An open international competition has been launched for a €300 million overhaul of Paris’ opinion-splitting Montparnasse Tower (Deadline: 13 July)
Backed by building owner Ensemble Immobilier Tour Maine-Montparnasse, the contest seeks proposals to return the 210 metre-tall landmark to its ‘former glory’.
Designed by Eugène Beaudouin, Urbain Cassan and Louis Hoym de Marien, the controversial 59-storey building triggered a 40-year ban on towers in the French capital shortly after its completion in 1973.
Jean-Louis Missika, assistant to the mayor of Paris, commented: ‘We welcome this competition that will breathe new life into the Montparnasse Tower and adapt its usage to the 21st century.
‘The renovation of the tower is an opportunity to initiate a thorough transformation of the area in terms of public spaces, traffic and programming and it will also be an opportunity to turn the page on the “above the street urban planning” that has alienated Parisians living in the Montparnasse neighbourhood.’
Architect and project coordinator Jean-Marie Duthilleul added: ‘All of the proposals from the international competition are possible – we’re accepting surprises.’
Located in the Montparnasse district – the epicentre of the artistic world in the 1920s – the skyscraper was the tallest in France until 2011.
Source: Image by Thbz
Today the structure in Paris’ low-rise 15th arrondissement – which features offices, a restaurant and a viewing terrace – is the 17th tallest building in the European Union.
The winning team – set to be announced in spring next year – will upgrade the facade, reconfigure ground-floor circulation spaces and bring the structure up to current environmental standards.
The project will also remove any remaining asbestos from the building while improving accessibility and energy performance.
First announced last year, the renovation is part of a larger programme of works – dubbed Demain Montparnasse – which will regenerate the entire 2.5 hectares surrounding the iconic structure.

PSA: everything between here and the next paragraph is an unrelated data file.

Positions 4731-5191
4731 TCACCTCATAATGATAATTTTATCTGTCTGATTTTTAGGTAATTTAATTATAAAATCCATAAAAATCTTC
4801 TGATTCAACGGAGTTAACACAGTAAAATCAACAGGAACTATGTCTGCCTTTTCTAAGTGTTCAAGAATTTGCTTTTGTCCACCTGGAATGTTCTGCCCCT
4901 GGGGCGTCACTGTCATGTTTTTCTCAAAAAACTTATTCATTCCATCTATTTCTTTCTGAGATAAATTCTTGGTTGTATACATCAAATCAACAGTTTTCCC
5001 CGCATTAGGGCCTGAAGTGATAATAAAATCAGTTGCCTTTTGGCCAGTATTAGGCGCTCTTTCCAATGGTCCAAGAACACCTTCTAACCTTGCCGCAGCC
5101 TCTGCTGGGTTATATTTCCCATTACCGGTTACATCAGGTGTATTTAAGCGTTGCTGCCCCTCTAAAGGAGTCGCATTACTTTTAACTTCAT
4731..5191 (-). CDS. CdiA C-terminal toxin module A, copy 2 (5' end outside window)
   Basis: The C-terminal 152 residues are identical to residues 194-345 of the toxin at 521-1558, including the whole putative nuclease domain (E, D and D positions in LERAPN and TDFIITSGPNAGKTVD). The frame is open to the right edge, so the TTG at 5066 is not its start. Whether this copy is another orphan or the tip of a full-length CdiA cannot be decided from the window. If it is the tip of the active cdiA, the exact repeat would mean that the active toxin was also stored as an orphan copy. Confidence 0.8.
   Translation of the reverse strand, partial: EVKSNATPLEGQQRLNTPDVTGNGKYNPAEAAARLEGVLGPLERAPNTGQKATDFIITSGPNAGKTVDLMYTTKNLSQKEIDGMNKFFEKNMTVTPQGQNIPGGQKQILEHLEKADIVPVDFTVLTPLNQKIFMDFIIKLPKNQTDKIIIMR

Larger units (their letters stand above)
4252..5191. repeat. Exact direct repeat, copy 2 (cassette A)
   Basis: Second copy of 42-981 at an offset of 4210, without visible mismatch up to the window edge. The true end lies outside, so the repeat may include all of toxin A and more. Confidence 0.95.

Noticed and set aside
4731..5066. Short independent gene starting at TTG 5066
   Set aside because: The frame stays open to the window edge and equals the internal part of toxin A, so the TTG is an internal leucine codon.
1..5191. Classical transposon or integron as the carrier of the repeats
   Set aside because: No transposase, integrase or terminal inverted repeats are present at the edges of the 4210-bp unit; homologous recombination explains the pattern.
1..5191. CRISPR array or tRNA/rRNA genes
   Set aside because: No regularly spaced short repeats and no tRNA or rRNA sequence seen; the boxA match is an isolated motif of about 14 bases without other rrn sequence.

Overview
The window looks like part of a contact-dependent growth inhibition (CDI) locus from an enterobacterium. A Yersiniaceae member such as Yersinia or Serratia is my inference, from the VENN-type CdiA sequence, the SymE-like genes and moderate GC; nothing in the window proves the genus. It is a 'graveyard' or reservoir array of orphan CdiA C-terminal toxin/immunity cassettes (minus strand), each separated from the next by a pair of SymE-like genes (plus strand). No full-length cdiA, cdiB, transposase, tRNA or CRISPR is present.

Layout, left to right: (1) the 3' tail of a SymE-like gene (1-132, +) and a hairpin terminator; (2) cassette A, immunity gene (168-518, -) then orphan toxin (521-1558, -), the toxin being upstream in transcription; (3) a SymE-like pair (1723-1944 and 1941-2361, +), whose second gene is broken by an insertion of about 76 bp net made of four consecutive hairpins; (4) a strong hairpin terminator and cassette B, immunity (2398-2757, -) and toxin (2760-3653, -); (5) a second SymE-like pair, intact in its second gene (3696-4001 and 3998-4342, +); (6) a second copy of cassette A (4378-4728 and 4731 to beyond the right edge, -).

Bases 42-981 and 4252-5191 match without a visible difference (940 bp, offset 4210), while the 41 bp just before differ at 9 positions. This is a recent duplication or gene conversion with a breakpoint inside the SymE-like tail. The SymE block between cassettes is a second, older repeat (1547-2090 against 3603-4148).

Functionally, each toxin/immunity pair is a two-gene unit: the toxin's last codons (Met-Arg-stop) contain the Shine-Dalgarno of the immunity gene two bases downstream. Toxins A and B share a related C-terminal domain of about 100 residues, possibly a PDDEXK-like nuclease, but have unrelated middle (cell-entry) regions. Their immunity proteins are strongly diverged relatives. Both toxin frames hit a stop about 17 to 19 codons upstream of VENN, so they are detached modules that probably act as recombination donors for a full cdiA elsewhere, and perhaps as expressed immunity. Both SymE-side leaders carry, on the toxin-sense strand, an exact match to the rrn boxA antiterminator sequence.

Potential upgrades include enlarging a 30,000m² shopping centre at the tower’s base and erecting a new hotel and housing within existing plaza.
The redevelopment is expected to complete by 2024 when the city is currently bidding to host the summer Olympics. The host city – contested by Rome, Budapest and Los Angeles – will be announced in September 2017.
How to apply
Guy’s Tower external retrofit case study: Q&A with Sunand Prasad
The co-founder of Penoyre & Prasad discusses lessons learned recladding the Guy’s Hospital Tower in central London
Source: Image by Dennis Gilbert
How did your work at Guy’s improve the building’s performance while upgrading its appearance and public realm connections?
Guy’s Hospital Tower, which is actually two towers – one with a vertical emphasis and the other a series of horizontal slabs – was designed before the oil crisis of 1973, with little regard to energy use. The lightness of the high performance skin we designed to cover the un-insulated solid concrete walls enabled construction with no disruption to its use. On the vertical part the dark anodised aluminium’s skin’s special origami-like fold stiffens it and gives it depth and apparent weight.
The facets catch the light and change the tower’s appearance dramatically with the day and the weather. The verticality is further intensified by marking out the great chimney stack with a lighter cladding, culminating in an art work by Carsten Nicolai.
Which material, structural and other techniques are available to architects seeking to achieve a similar outcome?
There is a huge range of techniques available that can be designed to give different architectural results from the subtle to the radical. You could upgrade the Montparnasse Tower and leave it as boring as ever. You could encase it in an entirely new skin a few feet out from the existing and use the space in between for balconies, planting and wintergardens in artful compositions to make something quite new on the Paris skyline.
What considerations are important when overhauling similar high-rise towers from this era such as the Montparnasse Tower?
There are obvious ones like safety and whether and how to keep the building in use (as at Guy’s). There is the whole issue of designing for, achieving and rigorously measuring the environmental performance. And overarching everything, such a once in a generation retrofit should also make the whole building better, more useful and beautiful inside and out.
Source: Image by Dennis Gilbert